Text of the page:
Dairy industry in crisis
Farmers fear the worst
NORTH Burnett dairy farmers have said the milk crisis is continuing to get worse in Queensland.
Biggenden dairy farmer Robbie Radel said it was beyond frustrating that milk processors wanted to pay producers less.
“The industry could be fixed with the flick of a pen, like it was destroyed with a flick of a pen,” Mr Radel said.
“The powers that be, the big companies, not just Coles andWoolworths, but the milk processors need to take responsibility.
“They have to own up and say they aren’t going to supply the milk that cheap any more.”
Mr Radel said suppliers should raise the amount they sell milk for to supermarket chains.
“If Coles andWooolies want to sell milk at $1/litre that’s up to them and they can lose revenue,” he said.
“But to sell it at $1/litre and make money off it and then the supplier makes money and the farmers don’t, it’s not funny.
“If they made it $1.10/litre and 10c goes to farmers, you could live with it, it makes a huge difference to us.
“They wouldn’t be paying it, the consumer would be.
“I don’t know anyone who couldn’t afford 10c/litre extra.”
Mr Radel said while national media attention around the milk crisis has helped Victorian dairy farmers, it had little impact on Queensland farmers.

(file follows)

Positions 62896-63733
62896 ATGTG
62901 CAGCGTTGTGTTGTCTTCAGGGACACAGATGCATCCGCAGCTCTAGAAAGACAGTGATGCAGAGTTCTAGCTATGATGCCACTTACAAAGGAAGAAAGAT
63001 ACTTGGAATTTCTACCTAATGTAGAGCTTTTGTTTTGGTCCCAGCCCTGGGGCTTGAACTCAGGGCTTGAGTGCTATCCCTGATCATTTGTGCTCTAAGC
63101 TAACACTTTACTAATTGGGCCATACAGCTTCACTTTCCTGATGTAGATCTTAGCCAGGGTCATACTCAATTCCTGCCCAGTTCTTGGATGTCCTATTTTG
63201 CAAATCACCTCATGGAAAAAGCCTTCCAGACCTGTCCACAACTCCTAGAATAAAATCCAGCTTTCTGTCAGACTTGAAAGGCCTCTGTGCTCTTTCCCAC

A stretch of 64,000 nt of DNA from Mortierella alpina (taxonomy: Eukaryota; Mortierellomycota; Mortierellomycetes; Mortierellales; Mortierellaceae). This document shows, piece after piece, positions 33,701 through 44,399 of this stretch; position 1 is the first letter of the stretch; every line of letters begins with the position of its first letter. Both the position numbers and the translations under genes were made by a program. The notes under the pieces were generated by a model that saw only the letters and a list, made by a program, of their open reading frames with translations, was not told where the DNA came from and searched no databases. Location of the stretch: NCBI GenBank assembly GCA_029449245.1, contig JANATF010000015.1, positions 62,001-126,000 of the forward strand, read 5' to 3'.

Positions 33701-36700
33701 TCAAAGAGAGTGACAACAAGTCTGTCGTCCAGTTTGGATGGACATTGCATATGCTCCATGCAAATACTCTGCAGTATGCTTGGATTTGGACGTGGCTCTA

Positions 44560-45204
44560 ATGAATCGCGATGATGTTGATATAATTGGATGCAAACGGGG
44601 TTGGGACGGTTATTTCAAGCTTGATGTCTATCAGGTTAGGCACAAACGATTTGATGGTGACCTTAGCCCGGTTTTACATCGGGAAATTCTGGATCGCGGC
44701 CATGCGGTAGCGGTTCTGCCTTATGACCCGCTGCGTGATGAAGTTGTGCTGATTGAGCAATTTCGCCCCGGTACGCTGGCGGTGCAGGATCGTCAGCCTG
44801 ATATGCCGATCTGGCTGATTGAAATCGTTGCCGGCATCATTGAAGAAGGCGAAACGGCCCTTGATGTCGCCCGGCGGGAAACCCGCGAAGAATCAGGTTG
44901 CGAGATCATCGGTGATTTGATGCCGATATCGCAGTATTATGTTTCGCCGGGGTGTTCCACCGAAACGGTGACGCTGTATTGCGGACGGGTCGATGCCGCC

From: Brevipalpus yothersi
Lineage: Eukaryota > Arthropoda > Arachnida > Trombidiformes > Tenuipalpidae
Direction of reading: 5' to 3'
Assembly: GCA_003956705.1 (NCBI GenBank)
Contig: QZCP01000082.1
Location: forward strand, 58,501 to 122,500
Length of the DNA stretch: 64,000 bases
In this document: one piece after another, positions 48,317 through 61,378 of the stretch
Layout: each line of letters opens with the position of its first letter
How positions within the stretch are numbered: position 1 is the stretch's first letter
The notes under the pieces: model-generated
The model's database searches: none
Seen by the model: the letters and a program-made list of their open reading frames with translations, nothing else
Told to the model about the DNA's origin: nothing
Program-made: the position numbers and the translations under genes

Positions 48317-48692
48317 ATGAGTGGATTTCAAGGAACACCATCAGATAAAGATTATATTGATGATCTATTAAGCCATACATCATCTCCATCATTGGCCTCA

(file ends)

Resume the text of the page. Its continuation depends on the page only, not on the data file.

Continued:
“The industry is absolutely in dire straits now as when it began down in Victoria,” he said.
“Milk companies down there have relented a little, risen their opening price for the season, up here they are still talking about dropping our price.”
He said he had heard one company was thinking about dropping prices for farmers by as much as 2c/litre.
“I would think if they dropped it by 2c/litre, 25% of the industry will leave immediately and another 25% would be gone in the next 12 months,” he said.
“The industry in Queensland could halve if they drop the price by any amount.
“People aren’t able to pay bills now; it will just eat into their already reduced dividends.”
Mr Radel said he did not know what he would do if prices dropped.
“I’m on the local council now, that’s an avenue I can pursue, but it’s not a full time job and not enough to support the mortgage.
“If we were forced out we’d have to sell the farm and the cows and start fresh with something different.”
I don’t know anyone who couldn’t afford 10c/litre extra. — Robbie Radel
FRUSTRATED FARMER: Robbie Radel is sick and tired of the dairy crisis that has now been going on for several months.